An insurance bad faith claim can help businesses that have had an insurance claim denied by their carrier in bad faith. There are several elements of an insurance bad faith claim that a company wishing to bring one against their insurance carrier should be familiar with.
What may be considered bad faith?
It may be considered bad faith for an insurer to misrepresent relevant facts or insurance policy provisions; fail to acknowledge a claim and act promptly after receiving the claim; fail to adopt and implement reasonable standard for investigation to process the claim; fail to either approve or deny a claim within a reasonable period of time after the insured has submitted a proof of loss; or fail to provide a reasonable explanation or reason for denying the insured’s claim.
Elements of an insurance bad faith claim
The elements of an insurance bad faith claim include that the benefits due under the policy were withheld and that they were withheld for a reason that was unreasonable. The insured must demonstrate that they had a valid claim under their policy and also document that their claim was denied by their insurer. Additional steps may be required.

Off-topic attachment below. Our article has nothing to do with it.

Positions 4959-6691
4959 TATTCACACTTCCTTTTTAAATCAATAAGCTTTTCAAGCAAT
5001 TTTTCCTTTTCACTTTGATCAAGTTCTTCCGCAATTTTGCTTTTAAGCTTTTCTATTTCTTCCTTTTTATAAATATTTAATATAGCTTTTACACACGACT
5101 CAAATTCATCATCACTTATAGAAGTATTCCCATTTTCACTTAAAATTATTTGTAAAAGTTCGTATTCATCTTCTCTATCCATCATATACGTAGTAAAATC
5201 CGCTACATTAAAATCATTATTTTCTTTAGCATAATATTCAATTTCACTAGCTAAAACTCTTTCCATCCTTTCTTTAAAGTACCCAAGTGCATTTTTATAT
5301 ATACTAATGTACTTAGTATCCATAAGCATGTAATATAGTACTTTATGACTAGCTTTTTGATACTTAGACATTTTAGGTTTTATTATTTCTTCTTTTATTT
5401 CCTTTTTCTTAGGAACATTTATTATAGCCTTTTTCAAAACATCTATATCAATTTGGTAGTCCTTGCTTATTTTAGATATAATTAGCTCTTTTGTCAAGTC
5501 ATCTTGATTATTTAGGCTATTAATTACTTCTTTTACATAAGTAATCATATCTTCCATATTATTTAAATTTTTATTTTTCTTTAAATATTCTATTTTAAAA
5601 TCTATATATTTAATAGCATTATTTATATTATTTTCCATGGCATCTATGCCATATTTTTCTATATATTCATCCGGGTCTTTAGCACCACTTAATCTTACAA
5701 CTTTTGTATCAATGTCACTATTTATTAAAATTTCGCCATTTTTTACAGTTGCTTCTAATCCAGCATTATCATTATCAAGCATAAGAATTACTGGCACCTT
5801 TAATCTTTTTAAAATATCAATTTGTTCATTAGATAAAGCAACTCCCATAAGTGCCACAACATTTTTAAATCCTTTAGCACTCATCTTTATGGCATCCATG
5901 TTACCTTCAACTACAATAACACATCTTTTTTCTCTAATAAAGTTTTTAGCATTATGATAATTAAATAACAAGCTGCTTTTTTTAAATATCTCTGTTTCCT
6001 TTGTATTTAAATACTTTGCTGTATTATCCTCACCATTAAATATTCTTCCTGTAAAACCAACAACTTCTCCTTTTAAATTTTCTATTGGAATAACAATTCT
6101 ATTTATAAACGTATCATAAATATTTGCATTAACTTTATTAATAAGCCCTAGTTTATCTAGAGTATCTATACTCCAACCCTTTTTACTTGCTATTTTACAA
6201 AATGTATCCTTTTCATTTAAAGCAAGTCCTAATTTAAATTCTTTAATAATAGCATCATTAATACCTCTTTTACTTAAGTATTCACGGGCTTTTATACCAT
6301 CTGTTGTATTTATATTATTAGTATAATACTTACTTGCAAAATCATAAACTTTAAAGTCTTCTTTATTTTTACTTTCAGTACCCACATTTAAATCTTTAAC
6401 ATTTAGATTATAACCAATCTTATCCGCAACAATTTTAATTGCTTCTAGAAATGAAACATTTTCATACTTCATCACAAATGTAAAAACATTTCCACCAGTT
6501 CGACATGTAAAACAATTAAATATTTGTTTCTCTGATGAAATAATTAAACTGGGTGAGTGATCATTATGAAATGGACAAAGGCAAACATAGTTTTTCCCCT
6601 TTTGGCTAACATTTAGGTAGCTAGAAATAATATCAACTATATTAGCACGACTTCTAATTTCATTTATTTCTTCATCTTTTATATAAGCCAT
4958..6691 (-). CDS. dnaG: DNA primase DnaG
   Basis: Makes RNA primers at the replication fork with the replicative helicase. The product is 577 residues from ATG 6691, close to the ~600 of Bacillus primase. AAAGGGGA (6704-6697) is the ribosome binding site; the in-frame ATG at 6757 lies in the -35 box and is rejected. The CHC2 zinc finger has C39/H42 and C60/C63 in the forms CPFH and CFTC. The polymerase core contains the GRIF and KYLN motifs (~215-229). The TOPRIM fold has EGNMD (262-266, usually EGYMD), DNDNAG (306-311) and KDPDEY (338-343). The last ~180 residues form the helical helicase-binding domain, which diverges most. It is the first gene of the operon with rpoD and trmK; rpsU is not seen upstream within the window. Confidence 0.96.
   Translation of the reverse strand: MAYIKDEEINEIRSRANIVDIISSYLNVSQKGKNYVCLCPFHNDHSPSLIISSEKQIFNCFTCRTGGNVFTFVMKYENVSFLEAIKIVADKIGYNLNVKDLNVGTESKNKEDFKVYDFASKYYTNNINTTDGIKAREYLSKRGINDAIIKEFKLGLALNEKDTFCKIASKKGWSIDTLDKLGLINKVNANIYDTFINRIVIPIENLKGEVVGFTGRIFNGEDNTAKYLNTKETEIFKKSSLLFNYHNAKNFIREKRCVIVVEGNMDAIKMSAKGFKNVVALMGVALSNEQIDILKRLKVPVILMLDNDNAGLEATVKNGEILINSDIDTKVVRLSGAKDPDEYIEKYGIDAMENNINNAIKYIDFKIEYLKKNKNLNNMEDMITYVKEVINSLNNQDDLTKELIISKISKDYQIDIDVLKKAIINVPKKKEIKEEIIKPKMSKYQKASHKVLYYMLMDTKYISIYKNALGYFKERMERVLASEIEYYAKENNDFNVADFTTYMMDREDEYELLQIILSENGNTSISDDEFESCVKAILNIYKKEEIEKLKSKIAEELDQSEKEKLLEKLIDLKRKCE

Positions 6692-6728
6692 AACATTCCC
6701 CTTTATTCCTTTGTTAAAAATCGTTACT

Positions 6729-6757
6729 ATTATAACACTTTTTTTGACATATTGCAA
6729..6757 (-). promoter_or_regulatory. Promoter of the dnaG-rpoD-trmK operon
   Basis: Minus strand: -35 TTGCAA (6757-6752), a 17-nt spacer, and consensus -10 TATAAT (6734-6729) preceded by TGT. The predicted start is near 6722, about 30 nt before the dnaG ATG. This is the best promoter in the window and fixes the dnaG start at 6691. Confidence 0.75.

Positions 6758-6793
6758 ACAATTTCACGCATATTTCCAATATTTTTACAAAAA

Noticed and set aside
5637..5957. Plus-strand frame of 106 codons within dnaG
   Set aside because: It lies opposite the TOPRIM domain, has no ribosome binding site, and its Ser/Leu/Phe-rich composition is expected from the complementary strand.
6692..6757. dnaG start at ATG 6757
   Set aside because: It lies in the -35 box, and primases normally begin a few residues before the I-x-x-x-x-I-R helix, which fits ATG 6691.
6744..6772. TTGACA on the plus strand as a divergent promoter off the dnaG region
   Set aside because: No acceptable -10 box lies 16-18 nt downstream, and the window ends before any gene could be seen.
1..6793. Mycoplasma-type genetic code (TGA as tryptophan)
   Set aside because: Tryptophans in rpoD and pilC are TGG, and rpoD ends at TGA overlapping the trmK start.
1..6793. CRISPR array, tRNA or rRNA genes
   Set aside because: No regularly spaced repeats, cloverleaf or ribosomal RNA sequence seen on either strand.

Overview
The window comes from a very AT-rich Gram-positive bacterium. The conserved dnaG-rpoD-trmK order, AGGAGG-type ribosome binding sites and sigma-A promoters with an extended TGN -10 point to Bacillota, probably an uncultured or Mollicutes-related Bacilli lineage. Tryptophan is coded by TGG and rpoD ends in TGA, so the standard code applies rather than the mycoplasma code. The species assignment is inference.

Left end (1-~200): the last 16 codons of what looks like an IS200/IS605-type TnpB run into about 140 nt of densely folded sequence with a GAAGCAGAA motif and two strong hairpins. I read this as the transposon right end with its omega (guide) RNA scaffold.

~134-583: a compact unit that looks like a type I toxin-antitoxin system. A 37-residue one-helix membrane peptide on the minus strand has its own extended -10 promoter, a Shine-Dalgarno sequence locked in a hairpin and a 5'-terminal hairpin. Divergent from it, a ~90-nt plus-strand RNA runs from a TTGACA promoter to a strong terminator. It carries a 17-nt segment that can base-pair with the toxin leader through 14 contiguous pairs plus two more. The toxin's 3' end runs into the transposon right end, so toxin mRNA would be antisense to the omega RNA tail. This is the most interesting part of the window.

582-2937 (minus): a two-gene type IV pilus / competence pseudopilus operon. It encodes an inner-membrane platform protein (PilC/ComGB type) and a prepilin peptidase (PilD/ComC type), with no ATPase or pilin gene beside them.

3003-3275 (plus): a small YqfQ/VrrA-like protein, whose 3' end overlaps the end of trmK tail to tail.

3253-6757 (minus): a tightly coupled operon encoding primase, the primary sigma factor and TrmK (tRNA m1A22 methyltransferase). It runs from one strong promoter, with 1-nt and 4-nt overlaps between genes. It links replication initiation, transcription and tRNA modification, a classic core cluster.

To determine if the insurance company acted reasonably when they denied the insured’s claim, the facts and circumstances as they existed at the time the decision was made are evaluated. The claim must have been intentionally denied for a reason that was unreasonable.
This type of insurance bad faith claim is referred to as a common law bad faith claim but statutory bad faith claim options may also be available. Insurance law can help protect insureds who have had their insurance claims denied in bad faith and may help them recover for the damages they suffered as a result of the bad faith denial.